September 13th, 2010

krazy koati

Playing the games that we know and in tears

I don't know if this means anything, or if it ought to mean anything. I came home a bit after dinnertime from some shopping and found one of the stove's burners had been left on. It was on quite low, and the flame wouldn't attract much attention in the not-quite-sunset light, but my parents had finished dinner and put dishes in the sink ahead of going to the dishwasher. Probably it's meaningless. The natural state of affairs is to forget small, unimportant chores and in the natural chaos of getting dinner ready turning off the burner that something was kept warm on would be an easy thing to overlook, and after dinner likely neither parent had reason to look at the stove. And yet ...

There are several reasons I haven't moved into a place of my own. One is symbolic; as long as I'm staying with my parents I'm implicitly not admitting that I'm out of academia and working for a small database-based company, instead of just resting there between positions. And I know my next real move is to the house I set up with bunny_hugger, and any other place I might rent is a delay on that. But there is this small practical thing ...

If my parents start to slip, I'm certain neither of them will notice it in themselves. It's hard to imagine in yourself, and easy to rationalize away if you do catch yourself forgetting something, and I know my parents' stubbornness. I also know they might recognize it in each other, but won't accept the other's diagnosis. My father refuses to believe I can see how offended he is by my WiiFit exercise, and that's transparent. When the family stubbornness goes up against that, imagine the case to be made for ``you're forgetting to turn the stove off''. Somebody has to be the reasonably independent witness.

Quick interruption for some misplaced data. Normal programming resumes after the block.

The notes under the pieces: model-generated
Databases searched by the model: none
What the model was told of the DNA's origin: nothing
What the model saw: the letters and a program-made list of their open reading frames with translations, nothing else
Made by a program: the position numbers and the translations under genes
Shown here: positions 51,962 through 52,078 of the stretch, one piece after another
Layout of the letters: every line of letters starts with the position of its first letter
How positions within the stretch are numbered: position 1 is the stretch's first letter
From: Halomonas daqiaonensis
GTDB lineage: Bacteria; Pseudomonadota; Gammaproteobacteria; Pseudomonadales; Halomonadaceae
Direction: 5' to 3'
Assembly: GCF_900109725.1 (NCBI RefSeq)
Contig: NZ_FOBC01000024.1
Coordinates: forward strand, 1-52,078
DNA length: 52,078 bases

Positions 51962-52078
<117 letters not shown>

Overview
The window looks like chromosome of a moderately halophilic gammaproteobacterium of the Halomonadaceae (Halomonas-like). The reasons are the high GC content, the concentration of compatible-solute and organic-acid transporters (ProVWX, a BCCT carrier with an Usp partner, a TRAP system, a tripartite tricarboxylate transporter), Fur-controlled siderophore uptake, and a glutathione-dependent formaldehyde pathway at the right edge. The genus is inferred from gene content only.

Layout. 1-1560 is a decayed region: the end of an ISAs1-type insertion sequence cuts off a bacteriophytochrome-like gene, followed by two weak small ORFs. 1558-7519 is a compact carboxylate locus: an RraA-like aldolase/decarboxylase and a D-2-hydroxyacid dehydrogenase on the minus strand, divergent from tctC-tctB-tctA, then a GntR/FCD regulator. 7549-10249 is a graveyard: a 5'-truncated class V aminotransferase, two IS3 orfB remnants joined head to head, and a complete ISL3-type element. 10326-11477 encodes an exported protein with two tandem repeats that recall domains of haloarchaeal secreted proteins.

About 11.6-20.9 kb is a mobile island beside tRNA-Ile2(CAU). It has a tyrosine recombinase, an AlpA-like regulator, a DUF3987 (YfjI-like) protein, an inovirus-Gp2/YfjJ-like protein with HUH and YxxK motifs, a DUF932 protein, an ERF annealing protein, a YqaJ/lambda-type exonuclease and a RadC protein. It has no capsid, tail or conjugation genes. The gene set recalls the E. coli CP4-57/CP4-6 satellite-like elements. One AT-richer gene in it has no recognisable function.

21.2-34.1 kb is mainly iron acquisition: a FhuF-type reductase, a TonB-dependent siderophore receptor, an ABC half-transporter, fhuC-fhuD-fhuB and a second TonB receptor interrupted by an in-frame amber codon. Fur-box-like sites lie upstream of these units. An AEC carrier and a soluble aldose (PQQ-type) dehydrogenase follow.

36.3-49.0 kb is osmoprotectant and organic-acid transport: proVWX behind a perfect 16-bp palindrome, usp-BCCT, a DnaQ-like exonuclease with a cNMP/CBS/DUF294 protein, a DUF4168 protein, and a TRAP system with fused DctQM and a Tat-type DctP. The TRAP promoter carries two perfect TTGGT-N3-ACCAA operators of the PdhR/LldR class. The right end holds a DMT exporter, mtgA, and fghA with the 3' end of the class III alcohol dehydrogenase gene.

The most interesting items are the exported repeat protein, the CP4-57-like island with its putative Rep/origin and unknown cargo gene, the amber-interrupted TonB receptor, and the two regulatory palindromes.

And yet ... this is a trivial mistake. It's one I remember making myself a couple times. It probably doesn't mean anything. I just ... see one possible future in it, one that weighs heavily on me.

Trivia: Attempts to explain the ``railroad neurosis'', of passengers who survived accidents without physical harm nevertheless suffering mental harm, in the 1860s through 1880s tended to fall into the categories of either a simulated, as in pretended, ailment in the hopes of victims claiming compensation from railroads; or else ``railway spine'', microscopic deterioration of the spinal cord due to the accident. Source: The Railway Journey: The Industrialization of Time and Space in the 19th Century, Wolfgang Schivelbusch.

Currently Reading: The Winds Of Time, Chad Oliver.